Review: Jefferson’s New Rye Redefines the Category

Finished in Cognac casks, it adds depth and sweetness to the whiskey's spice

March 26, 2021 8:38 am
Jefferson Bourbon's new rye and Single Barrel releases
Two new expressions from Jefferson's, including a rye and a single barrel bourbon

What we’re drinking: Jefferson’s Reserve Single Barrel and Jefferson’s Straight Rye Whiskey Finished in Cognac Casks, both 2021 new releases

Where it’s from: Jefferson’s Bourbon, a Kentucky distillery that’s been experimenting with the maturation process of whiskey for years. As brand co-founder Trey Zoeller suggested to us a few years ago, 70-80% of the taste of bourbon comes through maturation. Which is how you end up with something like Jefferson’s Ocean: Aged at Sea — bourbon in small barrels loaded onto special cargo ships and sailed around the globe through different seasons, leaving a salty caramel popcorn taste that’s excitingly unique.

Jefferson's co-founder Trey Zoeller tasting bourbon
Jefferson’s co-founder Trey Zoeller, aka the “mad scientist of barrel-aging” (our words)

Why we’re drinking this: Well, we did call Zoeller both the “mad scientist of barrel-aging” and “America’s most inventive whiskey maker” a few years ago. So when he announces new products, we listen. Then we imbibe.

The Single Barrel release is 100 proof, essentially a more robust iteration of the brand’s core Reserve release. “The higher proof allowed us to get the most out of the flavors without an overpowering astringency,” as Zoeller tells us. “What you get is a nice balance of really big flavors and a great long finish that doesn’t burn out your taste buds too quickly.” (Also, expect more single-barrel offerings in the future.)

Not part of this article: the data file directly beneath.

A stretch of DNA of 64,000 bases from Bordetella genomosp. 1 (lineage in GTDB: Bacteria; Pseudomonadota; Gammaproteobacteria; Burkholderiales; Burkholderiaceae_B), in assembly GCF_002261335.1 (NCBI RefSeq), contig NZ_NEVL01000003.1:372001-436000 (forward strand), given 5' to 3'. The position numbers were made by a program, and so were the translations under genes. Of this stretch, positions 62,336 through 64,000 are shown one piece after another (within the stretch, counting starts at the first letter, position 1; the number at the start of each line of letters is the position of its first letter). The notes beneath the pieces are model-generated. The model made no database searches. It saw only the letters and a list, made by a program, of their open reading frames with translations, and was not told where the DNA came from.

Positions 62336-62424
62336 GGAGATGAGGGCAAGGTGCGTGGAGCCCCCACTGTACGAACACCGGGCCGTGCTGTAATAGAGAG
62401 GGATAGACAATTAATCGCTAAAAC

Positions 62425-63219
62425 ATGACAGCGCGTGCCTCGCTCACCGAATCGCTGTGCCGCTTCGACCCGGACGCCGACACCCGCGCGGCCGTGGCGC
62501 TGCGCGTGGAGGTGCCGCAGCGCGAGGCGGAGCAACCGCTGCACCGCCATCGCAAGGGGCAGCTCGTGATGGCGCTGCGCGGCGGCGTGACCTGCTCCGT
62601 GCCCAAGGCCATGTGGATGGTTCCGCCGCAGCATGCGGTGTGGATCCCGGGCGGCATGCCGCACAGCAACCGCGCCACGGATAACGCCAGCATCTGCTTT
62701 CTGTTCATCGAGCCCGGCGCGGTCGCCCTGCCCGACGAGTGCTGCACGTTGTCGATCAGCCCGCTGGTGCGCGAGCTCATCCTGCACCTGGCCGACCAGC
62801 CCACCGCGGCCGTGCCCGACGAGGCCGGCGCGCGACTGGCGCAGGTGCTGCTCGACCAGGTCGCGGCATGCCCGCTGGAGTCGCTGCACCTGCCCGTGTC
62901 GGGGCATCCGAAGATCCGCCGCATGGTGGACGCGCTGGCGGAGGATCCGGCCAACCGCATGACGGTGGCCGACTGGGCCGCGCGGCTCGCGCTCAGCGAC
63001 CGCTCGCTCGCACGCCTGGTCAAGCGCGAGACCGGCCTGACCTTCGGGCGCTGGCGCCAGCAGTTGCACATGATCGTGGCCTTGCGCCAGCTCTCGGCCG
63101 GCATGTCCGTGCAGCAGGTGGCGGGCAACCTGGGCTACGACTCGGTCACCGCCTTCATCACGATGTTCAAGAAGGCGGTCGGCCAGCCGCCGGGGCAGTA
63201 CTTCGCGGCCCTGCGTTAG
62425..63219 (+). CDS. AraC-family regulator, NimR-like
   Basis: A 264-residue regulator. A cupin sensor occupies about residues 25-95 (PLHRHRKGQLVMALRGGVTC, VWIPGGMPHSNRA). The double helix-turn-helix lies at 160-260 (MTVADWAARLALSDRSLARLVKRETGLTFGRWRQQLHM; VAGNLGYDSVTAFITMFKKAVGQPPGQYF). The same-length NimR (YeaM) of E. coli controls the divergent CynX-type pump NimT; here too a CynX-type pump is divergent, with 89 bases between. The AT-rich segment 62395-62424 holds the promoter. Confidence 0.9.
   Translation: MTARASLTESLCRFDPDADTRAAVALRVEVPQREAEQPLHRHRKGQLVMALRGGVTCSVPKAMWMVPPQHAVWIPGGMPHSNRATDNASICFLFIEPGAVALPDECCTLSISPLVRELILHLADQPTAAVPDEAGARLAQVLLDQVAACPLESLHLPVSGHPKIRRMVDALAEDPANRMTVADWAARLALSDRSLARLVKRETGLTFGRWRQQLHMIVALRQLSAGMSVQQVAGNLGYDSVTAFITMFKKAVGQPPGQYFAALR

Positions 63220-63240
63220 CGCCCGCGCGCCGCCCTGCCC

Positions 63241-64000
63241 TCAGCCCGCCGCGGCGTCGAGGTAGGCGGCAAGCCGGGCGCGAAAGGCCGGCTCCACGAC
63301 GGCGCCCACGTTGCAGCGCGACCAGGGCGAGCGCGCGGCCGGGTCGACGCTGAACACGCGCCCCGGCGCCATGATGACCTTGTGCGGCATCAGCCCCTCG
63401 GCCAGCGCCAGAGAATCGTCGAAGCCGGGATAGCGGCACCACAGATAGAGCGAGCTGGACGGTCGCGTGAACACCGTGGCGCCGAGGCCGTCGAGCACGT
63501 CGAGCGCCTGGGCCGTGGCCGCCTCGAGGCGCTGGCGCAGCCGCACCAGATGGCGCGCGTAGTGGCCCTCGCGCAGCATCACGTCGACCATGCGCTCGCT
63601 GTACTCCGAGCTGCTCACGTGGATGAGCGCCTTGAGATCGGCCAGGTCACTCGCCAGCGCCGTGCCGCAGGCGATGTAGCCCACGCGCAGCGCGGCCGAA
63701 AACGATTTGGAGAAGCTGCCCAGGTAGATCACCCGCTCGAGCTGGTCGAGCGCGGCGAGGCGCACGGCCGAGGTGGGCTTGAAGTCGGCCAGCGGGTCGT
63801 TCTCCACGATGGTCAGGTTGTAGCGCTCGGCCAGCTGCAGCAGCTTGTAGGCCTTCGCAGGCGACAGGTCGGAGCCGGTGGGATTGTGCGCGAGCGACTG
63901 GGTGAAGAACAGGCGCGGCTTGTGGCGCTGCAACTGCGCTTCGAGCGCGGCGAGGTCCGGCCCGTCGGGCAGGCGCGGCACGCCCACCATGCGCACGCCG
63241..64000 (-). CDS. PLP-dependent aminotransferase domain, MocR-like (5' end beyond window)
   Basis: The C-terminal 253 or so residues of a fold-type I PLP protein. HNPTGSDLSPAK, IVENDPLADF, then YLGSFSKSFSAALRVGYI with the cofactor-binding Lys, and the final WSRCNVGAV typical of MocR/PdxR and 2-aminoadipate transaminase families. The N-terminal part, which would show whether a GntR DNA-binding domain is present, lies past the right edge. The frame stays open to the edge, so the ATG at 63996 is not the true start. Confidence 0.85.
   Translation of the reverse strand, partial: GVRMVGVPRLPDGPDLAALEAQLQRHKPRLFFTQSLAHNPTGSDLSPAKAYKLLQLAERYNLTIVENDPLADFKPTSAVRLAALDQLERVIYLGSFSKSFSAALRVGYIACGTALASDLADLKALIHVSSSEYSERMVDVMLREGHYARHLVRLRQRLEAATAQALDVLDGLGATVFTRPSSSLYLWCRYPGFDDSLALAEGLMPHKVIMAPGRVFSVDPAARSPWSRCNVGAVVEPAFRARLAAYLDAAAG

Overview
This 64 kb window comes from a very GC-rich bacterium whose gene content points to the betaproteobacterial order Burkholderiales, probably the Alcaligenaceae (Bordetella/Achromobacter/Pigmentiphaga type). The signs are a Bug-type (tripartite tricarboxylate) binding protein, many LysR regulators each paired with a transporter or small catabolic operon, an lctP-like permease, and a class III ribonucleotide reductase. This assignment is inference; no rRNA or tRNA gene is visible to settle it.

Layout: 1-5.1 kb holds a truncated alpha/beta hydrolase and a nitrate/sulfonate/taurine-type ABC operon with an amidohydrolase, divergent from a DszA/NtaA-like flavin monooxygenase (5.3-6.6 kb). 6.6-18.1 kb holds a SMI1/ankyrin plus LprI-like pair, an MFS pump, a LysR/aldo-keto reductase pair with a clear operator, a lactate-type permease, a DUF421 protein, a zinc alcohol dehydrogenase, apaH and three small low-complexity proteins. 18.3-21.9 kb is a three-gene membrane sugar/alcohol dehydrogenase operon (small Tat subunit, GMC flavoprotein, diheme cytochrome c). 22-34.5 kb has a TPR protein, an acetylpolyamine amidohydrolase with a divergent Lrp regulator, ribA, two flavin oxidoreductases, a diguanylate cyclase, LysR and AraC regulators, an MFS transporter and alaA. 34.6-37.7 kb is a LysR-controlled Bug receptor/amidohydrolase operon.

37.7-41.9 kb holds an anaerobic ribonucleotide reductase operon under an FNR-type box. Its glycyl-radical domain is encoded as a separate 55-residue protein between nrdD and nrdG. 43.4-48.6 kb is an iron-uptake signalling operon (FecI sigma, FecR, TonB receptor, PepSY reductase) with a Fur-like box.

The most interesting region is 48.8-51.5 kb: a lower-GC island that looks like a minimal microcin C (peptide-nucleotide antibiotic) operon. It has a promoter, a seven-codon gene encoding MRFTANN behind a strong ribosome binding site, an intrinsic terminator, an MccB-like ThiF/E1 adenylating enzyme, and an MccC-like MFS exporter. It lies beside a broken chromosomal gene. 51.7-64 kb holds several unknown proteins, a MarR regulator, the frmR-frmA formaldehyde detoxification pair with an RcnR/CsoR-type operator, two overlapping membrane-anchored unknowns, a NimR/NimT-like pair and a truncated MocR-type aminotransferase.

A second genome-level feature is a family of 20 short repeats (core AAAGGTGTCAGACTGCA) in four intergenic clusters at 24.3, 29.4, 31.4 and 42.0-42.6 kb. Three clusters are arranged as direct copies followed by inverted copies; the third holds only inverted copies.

Meanwhile, we’d tried an early version of the rye in Cognac casks expression back in 2018 and loved it, so we were curious about how it progressed. “We weren’t ready to launch at that time,” explains Zoeller. “I think the Cognac cask finish works so well because rye can be kind of one dimensional. There’s often a burst of spice up front but it shuts up fast and kind of dries out on the back end. The finish here bevels the edges and adds weight for a full-bodied mouthfeel, resulting in a beautiful sipping whiskey.”

An early bottling of Jefferson's rye in cognac casks
Our sneak peek tasting of the Jefferson’s rye in Cognac barrels from 2018
Kirk Miller

Let’s try for ourselves!

How it tastes

The Single Barrel: A lovely dark honey/amber in appearance, there’s caramel, dried fruit and tobacco on the nose, yielding to a spicy yet honeyed profile with plenty of baking spices, all topped off with a warm and long finish. It’s a manageable heat, and it reminds me of drinking bourbon neat in the summer. 

The rye: At 47% ABV, it’s surprisingly light on the nose, but on the palette the dry spice of the rye is mellowed and shaped into something a bit fruity (peach and orange), sweet and, yes, sippable. And yet, I feel like this is an ideal if very upscale and special base for your favorite whiskey cocktails.

Fun fact: As Zoeller told us a few years ago, his experimentation once led to whiskey maturation in beef fat. “Not sure we could call it bourbon, but it was interesting.”

Where to buy ’em: You can find the rye at ReserveBar for $70 and the 100 Proof Single Barrel at Jefferson’s home base, the Kentucky Artisan Distillery.


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